In the old days we used to create a single .gif file for the entire application to avoid too many trips from the browser to the server. Similarly, we used to combine different types of information in a single response to avoid unnecessary HTTP traffic.

Did all this change with the microservice paradigm? Is it better to have small, independent services invoked from javascript? Is it better to have clear, loosely coupled HTTP requests/responses than to minimize traffic?


One thing hasn't changed: the speed of light. E.g. when I send a HTTP request from Europe to a server in New York, I'll have a round-trip latency of at least 60ms. Opening a TCP connection and negotiating TLS encryption needs additional roundtrips, so we are looking at ~200ms latency for the first request to a server. And that excludes DNS lookup, extra latency from network hardware, processing time on the server, and also excludes time for actually transferring the data. Bandwith only matters for that last part.

For this reason, trying to do as few requests to as few domains as possible is still good advice if you want fast load times for your website (this is also part of the reason why ad networks slow down a page). HTTP/1.1 improves this since multiple requests can be sent to a webserver without having to wait for previous requests to complete (though most browsers deactivate HTTP pipelining). HTTP/2 even allows a server to send a response before it received a request, which avoids extra latency for the request. However, all of that helps only when connecting to a single server that is also sufficiently smart to perform these optimizations – not necessarily the case for a REST API.

When a couple of microservices are used internally, latency is not a major factor: you'll probably run all your services in a single data center, not on different continents. But when exposing a REST API, it's probably better to only have a single API. That way, it doesn't matter if it's implemented with microservices internally.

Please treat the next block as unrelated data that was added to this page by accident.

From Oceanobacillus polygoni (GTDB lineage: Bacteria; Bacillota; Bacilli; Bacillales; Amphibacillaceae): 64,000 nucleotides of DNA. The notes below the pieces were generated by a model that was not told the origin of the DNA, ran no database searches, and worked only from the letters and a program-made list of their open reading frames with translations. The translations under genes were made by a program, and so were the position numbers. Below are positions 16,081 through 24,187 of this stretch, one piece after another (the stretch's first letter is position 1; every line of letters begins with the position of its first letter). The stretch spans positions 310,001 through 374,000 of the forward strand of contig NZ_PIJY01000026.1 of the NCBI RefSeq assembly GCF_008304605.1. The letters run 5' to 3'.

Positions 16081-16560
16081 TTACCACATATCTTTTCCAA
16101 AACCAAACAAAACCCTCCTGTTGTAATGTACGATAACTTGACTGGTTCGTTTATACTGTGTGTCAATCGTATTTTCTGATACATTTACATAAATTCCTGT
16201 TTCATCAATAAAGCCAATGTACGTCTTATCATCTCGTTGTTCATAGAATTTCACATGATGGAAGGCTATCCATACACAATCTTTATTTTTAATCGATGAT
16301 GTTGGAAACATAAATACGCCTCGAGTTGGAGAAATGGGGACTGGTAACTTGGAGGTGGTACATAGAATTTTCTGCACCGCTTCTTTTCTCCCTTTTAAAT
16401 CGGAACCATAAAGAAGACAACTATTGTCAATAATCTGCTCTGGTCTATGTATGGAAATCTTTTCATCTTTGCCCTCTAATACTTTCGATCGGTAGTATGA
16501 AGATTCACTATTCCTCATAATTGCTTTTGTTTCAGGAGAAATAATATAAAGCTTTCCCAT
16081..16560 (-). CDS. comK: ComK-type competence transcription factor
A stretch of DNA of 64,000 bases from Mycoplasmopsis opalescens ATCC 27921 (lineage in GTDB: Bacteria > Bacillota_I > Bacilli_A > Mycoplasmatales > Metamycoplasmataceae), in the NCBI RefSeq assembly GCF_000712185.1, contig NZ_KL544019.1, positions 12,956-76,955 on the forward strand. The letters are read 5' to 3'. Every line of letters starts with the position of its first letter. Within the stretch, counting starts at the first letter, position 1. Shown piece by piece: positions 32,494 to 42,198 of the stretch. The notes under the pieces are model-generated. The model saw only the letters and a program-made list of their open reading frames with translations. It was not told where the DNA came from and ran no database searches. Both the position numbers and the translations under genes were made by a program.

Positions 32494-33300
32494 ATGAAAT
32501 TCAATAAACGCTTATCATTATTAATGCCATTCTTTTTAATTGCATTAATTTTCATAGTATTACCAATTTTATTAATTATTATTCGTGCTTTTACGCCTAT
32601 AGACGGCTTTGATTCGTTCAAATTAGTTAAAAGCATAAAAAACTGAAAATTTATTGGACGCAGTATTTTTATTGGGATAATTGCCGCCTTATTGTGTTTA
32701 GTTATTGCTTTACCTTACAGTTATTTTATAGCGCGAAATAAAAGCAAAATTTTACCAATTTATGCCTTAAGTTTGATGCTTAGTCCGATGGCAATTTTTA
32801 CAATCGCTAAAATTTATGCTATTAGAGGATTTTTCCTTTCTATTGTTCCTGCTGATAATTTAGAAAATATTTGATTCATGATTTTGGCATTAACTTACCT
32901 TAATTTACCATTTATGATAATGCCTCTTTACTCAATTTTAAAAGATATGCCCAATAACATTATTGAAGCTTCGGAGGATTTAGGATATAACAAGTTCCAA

When designing your public API, you can structure it in a way that reduces the need for extra requests. E.g. for a question and answer site, you might want to retrieve a list of recent questions. This could be done very “cleanly” by returning a list of question IDs:

GET /recent-questions HTTP/1.1
Host: example.com
HTTP/1.1 200 OK
Content-type: application/json

["1234", "1235", "1236", "1237"]

But how will that be used? If I want to render a list of questions, I'll need the title, score, date, usernames, etc.. I would have to make an extra request for each of these. But if we instead anticipate these requirements and include them in the response, extra load times can be avoided:

GET /recent-questions?format=short HTTP/1.1
HTTP/1.1 200 OK
Content-type: application/json

[{"id": "1234", "score": 2, "title": "How can I frob a bar?", ...}

Many frameworks for client-side rendering (e.g. React) see this problem and allow the first response to be rendered on the server. The client then receives the full HTML document immediately without having to make extra requests. Similarly, you should try to implement “server-side rendering” for your REST APIs.

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In implementing Micro-services it is usually the whole idea to have small, single task, services as this has a lot of benefits for simplicity and maintainability, etc. these days a lot of people have enough bandwidth that the increased number of requests & responses has little impact on the responsiveness of the site(s).

However, sometimes you find that there is a negative impact, such of when a large number of the clients for the services that you provide are in areas with low bandwidth. In these cases it might be worth considering implementing an dispatch & aggregation service that receives the initial request, dispatches it to the various micro-services, collates the responses and sends the collated reply, possibly with a mechanism where, if some services are taking a long time, partial responses can be sent and then followups posted.

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